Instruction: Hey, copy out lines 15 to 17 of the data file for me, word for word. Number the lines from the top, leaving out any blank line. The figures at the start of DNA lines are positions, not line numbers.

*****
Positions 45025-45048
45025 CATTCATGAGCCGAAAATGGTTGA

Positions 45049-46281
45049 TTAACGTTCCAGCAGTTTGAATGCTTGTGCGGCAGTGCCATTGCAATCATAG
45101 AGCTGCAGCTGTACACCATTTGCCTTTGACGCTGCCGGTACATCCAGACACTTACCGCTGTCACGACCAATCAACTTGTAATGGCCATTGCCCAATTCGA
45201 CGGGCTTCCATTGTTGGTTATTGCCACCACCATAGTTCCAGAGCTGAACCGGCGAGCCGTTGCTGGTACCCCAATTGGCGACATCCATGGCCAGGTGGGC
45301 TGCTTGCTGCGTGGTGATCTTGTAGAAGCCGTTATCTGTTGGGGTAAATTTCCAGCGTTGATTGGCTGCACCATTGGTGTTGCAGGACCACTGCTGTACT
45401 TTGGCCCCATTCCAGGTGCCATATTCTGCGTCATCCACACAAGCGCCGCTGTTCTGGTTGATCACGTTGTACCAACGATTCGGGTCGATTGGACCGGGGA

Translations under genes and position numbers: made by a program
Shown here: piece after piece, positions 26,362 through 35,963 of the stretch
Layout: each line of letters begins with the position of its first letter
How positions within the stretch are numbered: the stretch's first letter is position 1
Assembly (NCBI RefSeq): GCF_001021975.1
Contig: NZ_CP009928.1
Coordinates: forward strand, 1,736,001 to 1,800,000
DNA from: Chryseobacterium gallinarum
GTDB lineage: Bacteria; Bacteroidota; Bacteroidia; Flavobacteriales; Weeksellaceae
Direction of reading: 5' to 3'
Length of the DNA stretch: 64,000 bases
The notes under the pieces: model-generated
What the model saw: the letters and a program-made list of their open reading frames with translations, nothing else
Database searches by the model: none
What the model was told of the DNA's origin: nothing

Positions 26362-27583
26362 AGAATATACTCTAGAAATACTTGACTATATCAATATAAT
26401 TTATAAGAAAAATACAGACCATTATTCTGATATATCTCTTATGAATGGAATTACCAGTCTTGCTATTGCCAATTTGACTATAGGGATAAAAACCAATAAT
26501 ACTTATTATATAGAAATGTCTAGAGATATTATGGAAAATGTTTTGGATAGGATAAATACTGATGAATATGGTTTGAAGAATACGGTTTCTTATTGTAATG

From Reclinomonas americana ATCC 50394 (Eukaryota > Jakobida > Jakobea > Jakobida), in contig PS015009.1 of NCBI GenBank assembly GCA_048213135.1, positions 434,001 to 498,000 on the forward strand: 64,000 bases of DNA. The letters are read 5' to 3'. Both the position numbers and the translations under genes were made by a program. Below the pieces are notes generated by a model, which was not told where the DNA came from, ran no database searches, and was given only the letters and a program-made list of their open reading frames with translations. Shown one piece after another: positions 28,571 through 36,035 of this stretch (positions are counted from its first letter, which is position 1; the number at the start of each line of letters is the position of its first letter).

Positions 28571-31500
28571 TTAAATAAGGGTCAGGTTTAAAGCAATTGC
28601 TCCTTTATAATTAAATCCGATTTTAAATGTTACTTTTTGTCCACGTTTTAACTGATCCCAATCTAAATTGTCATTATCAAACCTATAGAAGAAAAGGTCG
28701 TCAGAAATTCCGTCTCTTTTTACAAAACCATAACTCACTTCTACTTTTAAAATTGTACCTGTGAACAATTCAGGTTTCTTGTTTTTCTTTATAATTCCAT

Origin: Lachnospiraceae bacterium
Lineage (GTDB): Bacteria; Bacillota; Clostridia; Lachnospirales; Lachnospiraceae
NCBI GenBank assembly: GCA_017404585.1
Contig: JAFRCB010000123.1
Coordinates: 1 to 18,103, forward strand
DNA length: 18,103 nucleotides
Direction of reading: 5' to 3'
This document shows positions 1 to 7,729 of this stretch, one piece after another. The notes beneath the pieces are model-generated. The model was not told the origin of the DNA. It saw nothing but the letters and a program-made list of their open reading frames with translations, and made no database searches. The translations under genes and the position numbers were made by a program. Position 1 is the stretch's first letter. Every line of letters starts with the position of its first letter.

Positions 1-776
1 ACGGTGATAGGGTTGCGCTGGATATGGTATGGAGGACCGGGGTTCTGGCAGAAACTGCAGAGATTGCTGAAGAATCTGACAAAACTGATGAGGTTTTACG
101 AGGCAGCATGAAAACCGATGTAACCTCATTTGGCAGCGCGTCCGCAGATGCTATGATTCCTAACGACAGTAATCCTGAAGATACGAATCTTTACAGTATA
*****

Coordinates: forward strand, 1,736,001 to 1,800,000
DNA from: Chryseobacterium gallinarum
GTDB lineage: Bacteria; Bacteroidota; Bacteroidia; Flavobacteriales; Weeksellaceae